A New Look at New Year’s Resolutions

The new year is traditionally a time when we look at ways to improve some area of our lives (or ourselves) that we feel is lacking. Some people eagerly look forward to this time of year, setting goals, tracking progress, and adjusting outcomes if needed. Others–myself included–view New Year’s Resolutions as something they are required to do. I end up setting poor goals, lacking follow-through, and then do not meet my objectives. This feeling of failure stays with me the whole year. I end up “shoulding” myself: I should lose weight, I should exercise more, I should stop spending so much money. The end result is a poor self-image and feelings of guilt. Then, at some point in the year, I start making plans for next year: Next year I will (fill in with an unrealistic expectation), only to be met with disappointment yet again. For me, and perhaps for many of you, the desire to change and transform some aspect of life does not only come at the start of a new calendar year, which makes New Year’s Resolutions so ill-suited to enacting real change.

So what is one to do with this conundrum? How do you enact change and set goals for yourself while being realistic about your expectations? When is the best time to set “resolutions?”

First, if New Year’s resolutions typically work for you, stick with doing them! As the saying goes, “If it ain’t broke, don’t fix it!” If you are someone who can create resolutions each new year and see them through, I applaud you and encourage you to keep doing what you’re doing. However, for those of us who find New Year’s resolutions challenging or even stressful, there are a few things we can do to welcome transformation into our lives without feeling the pressure and eventual disappointment.

First and foremost: you need to manage your expectations. Setting a goal to lose 50 pounds may sound wonderful, but how likely is it to happen? It would probably require major diet, exercise, and lifestyle changes that you may not yet be ready for–or at least not ready to do all at once. Instead, setting smaller, more manageable, and realistic goals can help keep you on track and give you milestones to celebrate and encourage yourself along the way.

Here’s an example: I have five goals that I am currently working on:

1. buy used whenever possible
2. recycle more
3. eat fewer eggs
4. work out twice a week
5. eat three whole fruits/vegetables per day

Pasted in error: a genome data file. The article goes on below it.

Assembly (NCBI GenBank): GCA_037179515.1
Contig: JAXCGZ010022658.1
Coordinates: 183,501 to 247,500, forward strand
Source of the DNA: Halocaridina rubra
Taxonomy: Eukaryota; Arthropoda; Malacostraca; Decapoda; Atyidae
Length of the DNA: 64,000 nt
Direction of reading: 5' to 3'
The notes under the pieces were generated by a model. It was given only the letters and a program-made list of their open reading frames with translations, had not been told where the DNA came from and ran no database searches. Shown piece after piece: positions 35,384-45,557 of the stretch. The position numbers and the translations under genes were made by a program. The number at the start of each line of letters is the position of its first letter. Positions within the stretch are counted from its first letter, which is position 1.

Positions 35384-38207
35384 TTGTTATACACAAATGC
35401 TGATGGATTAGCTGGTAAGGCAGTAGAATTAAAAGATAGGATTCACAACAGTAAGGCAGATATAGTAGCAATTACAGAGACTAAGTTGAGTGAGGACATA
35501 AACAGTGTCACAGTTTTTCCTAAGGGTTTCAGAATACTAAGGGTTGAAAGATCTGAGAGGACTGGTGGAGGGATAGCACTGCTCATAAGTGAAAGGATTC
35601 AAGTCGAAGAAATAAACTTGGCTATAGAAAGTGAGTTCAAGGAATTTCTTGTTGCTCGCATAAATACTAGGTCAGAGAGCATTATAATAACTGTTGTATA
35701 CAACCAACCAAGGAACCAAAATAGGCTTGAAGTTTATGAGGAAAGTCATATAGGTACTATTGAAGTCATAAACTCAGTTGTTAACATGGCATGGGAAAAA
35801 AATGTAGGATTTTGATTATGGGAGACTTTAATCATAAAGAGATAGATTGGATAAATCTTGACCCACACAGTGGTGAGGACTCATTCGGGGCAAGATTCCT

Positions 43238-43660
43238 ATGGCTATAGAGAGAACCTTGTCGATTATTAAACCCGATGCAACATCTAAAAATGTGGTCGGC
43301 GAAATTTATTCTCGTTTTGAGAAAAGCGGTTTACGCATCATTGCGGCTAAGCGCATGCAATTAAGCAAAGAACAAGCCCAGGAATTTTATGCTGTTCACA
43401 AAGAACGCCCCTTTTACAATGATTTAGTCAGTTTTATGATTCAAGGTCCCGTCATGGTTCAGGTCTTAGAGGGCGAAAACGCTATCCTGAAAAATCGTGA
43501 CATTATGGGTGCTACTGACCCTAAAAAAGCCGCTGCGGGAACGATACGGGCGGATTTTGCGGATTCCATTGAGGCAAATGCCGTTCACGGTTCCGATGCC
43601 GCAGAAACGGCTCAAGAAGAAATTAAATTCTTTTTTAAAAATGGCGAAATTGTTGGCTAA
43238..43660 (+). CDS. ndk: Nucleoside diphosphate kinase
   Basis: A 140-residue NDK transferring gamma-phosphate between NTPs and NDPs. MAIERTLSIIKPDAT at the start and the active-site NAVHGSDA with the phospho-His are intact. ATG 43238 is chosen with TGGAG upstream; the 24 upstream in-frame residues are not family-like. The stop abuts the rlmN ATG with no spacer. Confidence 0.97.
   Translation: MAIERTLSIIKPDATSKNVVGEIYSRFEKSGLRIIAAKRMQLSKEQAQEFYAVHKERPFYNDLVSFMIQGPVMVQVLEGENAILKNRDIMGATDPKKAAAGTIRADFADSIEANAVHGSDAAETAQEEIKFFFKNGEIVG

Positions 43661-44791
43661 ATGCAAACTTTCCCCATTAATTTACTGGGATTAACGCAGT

In the next six weeks or so, I plan on reevaluating these goals. If I’m making progress, I will maintain my goals or maybe make them more challenging. However, if I am struggling, I will adjust a goal so it’s more manageable. This is not cheating! Adjusting your goals gives you the opportunity to still enact meaningful change while experiencing success.

Next, limit the number of goals you make at one time. You don’t have to change every aspect of your life! Choose two or three things that you really want to transform. Then, if you are able to meet those goals, you can set more. As with just about everything, moderation is key. You can always drop goals that you have reached, or trade them for new goals if you like.

Finally, leave yourself open to the ability to set resolutions for yourself at any time of the year, not just January 1. The beginning of a new year can be a natural starting point; however, I also challenge you to pay attention to your needs throughout the year. If you start feeling like you need to work out more in March, set a short-term goal for yourself. Perhaps when June rolls around you feel the need to get more in touch with your intuitive side; the perfect time to set another goal.

I want to thank you for setting the goal of self-care and for being a part of my Ananda Citta family. If I can help you think through or set up your manageable goals for the year ahead, please let me know. Perhaps a Goal Setting Tarot Reading may give you the inspiration and focus to get started. I look forward to discovering what the Universe has in store for all of us in 2022!


Michelle Boening